I don’t recommend arriving late for a screening of OBVIOUS CHILD. You miss (as I think I did) a stand up set by book store employee, serial whiner and sometime comedian, Donna Stern (Jenny Slate, from TV’s Saturday Night Live). When I first met her (cinematically speaking) she was being dumped by her boyfriend. Did I feel sorry for her? Well, break ups happen. Sometimes you meet someone new, do the ‘compare and contrast’ and opt away from the girl who farts under the duvet. It’s called freedom of choice. Just because I date you, it doesn’t mean I’ve settled for you. At any rate, Donna justifies the reasons for being dumped. She drinks a lot. She leaves several messages of varying degrees of offence on her ex’s voicemail. She’s crushed. You see her at work, sleeping in the corner of a bookstore. Is shelf filling second-hand copies of the work of Richard Wright that hard? ‘I had trouble sleeping,’ she complains to her boss.
Could it get any worse?
Her boss confides in her. The bookstore is being closed in six weeks. If you count the bookstore closed at the opening of FADING GIGOLO, that’s two New York bookstores in four months (movie release wise). Barnes and Noble - be very afraid. You can’t even blame it on the conglomerate across the street (see YOU’VE GOT MAIL). Amazon’s Kindle – what have you done?
Could it get any worse?
Donna crashes and burns during her comedy set. She does confessional stuff – ‘my boyfriend broke up with me’ – minus the jokes, perspective and any means by which narrative can be turned into art. She talks about killing the girl who stole him away from her. When does a stand up set become a statement of intent? At any rate, the audience got in free, so it only cost them time to be disappointed.
It gets better – slightly.
Sitting at the bar, getting drunk on someone else’s dollar, Donna meets Max (Jack Lacy), a tall Mid Westerner who looks like he belongs in an Osmond tribute band. She invites him to her table. They hit it off. Donna is like no one Max has ever met before. She’s, erm, authentic, out there, exposing her nerve endings to the world. Fortunately, Max missed her act. She brings out his worst side. He ends up peeing in the street. Have you ever seen an Osmond peeing in the street? And he farts in her face. Really, I didn’t make it up. Who said ‘better out than in’?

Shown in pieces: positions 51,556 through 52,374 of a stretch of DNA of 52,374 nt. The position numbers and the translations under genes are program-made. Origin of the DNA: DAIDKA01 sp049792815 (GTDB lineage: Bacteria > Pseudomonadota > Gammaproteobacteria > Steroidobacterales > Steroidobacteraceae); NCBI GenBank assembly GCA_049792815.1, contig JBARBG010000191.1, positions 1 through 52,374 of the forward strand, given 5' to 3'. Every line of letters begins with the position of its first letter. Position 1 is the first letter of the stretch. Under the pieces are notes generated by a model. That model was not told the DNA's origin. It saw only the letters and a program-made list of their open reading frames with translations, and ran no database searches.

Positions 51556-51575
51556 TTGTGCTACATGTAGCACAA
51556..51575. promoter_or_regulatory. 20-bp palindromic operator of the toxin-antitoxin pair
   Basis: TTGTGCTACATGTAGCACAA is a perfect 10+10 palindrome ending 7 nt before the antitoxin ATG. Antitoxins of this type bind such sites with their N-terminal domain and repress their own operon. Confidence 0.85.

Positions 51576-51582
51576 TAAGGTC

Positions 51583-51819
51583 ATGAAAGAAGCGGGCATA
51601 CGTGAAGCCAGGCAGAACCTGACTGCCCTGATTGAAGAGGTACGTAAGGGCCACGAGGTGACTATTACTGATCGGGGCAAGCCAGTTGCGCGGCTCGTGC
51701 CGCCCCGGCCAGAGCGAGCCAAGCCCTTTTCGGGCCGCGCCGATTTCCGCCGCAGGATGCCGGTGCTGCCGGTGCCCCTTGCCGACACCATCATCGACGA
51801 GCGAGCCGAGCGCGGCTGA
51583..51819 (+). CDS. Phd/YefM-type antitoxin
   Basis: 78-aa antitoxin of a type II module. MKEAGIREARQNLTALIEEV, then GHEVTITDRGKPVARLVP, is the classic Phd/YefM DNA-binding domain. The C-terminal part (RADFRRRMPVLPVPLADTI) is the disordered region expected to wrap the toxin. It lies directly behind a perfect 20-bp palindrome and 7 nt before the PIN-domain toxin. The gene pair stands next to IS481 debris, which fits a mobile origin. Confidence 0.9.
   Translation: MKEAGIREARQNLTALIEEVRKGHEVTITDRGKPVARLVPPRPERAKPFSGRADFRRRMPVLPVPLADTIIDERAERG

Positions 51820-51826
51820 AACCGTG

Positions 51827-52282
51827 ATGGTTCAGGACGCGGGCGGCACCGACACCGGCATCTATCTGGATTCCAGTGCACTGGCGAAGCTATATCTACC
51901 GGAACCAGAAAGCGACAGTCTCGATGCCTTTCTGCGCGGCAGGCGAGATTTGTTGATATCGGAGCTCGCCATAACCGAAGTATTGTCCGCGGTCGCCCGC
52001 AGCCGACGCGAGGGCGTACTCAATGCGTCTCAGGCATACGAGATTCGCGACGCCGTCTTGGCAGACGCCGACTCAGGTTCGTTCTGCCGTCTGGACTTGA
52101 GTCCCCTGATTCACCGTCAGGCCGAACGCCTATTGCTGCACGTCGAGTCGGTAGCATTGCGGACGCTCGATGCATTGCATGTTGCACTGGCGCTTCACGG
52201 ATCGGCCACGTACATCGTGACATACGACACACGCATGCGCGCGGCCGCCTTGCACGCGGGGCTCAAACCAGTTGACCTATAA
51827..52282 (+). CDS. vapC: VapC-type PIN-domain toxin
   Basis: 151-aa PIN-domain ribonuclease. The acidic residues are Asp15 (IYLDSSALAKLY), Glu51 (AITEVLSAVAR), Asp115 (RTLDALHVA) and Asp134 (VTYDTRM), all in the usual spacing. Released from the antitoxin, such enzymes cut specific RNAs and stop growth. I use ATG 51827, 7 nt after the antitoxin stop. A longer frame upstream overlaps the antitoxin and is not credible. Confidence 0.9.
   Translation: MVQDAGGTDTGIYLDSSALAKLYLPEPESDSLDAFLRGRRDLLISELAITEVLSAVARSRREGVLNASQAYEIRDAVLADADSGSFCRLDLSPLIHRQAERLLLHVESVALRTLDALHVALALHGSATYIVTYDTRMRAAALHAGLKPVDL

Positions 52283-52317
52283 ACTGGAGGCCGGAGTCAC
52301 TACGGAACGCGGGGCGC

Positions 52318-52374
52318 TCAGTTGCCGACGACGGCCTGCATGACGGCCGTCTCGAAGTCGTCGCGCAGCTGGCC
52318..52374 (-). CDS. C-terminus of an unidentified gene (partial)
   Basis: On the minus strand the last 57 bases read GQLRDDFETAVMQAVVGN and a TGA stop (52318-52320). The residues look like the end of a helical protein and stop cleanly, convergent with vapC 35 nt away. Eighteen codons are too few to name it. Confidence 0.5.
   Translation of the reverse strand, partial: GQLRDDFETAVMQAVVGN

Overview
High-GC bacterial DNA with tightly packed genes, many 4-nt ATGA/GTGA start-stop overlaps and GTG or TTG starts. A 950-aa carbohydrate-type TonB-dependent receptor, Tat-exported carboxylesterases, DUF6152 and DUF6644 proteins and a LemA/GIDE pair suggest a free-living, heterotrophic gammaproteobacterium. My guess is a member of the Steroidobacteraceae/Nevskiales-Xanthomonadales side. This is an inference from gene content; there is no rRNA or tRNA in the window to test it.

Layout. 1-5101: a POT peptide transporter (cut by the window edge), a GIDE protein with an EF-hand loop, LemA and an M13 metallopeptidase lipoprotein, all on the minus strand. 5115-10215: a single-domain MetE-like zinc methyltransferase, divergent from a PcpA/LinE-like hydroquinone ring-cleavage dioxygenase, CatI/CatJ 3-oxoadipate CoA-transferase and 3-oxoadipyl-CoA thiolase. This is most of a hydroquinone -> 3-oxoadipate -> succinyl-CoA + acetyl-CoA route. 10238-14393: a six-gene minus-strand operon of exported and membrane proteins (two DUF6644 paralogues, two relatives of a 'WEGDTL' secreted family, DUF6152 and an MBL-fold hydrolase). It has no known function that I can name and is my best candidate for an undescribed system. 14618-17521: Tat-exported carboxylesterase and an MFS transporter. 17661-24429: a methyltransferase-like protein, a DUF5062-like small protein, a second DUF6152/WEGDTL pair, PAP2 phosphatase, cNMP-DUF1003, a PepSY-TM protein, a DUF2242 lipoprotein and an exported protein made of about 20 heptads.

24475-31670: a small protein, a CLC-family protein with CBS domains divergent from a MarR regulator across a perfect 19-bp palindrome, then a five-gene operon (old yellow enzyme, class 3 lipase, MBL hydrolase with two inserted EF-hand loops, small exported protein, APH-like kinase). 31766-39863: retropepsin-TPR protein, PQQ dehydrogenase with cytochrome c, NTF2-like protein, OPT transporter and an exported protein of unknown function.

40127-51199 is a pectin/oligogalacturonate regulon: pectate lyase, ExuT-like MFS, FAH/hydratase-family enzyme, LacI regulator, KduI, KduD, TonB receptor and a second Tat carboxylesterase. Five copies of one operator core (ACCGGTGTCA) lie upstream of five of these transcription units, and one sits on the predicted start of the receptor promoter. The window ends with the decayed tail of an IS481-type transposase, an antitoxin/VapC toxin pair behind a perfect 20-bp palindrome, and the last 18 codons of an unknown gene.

So back to his place –
You bet - for some pretty amazing dancing, and more drinking and then bed. OK, then. We don’t get an accurate account of their lovemaking. Somehow, her stained knickers end up under his head when she wakes up in the morning. Easy, does it...
Does it get any worse after that?
She gets boob sore. I mean, she’s pregnant.
Donna doesn’t want to have the child. She’s not ready to be a mom. She barely talks to her own (Polly Draper). Getting an abortion is an easy decision. Well, finding $500 is not easy. Donna has not done a commercial in a while.
At this point, I started to like and care for Donna. She never at any point blames the guy or asks him to shoulder responsibility. This is an admirable quality and a positive portrayal of female sexuality. Her comments about how a condom may have been introduced to their lovemaking are amusing – the film gets funnier. (It was billed as a comedy, but I wasn’t sure.) I liked Donna’s puppeteer dad (Richard Kind) whose worst moment in life led to a turning point where he sold the (TV) pilot. There was quite a lot about TV pilots here; there may in fact be a relationship to Erica Jong’s ‘Fear of Flying’.
The director Gillian Robespierre is keen to point out that her progressively more entertaining film isn’t an ‘abortion comedy’. It’s not making fun of the practice. It builds to an appointment on February 14th, described by one character ‘my best slash worst Valentine’s Day ever’.
There are some plotting issues. Max just happens to be a student of Donna’s mom. (Wait, when we met him earlier he was taking out clients, working for an investment thingy.) He also turns up at opportune moments. He – and the film – are rather sweet.
I could argue that Max is portrayed in a rather idealised way; Robespierre does to a man what many male film directors do to a woman. The relationship doesn’t cut deep. Donna almost makes fun of his wholesome Mid Western personality. We do feel for Max when he sees Donna getting into a car with another comedian, Sam (David Cross), who is flat-sitting a rich family’s apartment. The joke is the apartment is not all that. Sam spills a drink on his shirt and what happens next constitutes for me the best moment in the film, when we know Donna has dignity.
The portrait of the Brooklyn stand-up scene is broadly accurate (I may have been on stage a few times to know that). I liked the brief glimpse of a set by Cyrus McQueen, who describes his father as a cross between Bill Cosby and Richard Pryor. ‘He hides candy around the house like Cosby; he freebases like Pryor.’ The ending, which I will only hint at, is warming – frankly, at the end, I gave a damn.
Reviewed at the Bulgari Hotel Screening Room, 191 Knightsbridge (not to be confused with Brompton Road, where Harrods’ is – curse that wrong turning). Wednesday 20 August 2014, 19:00.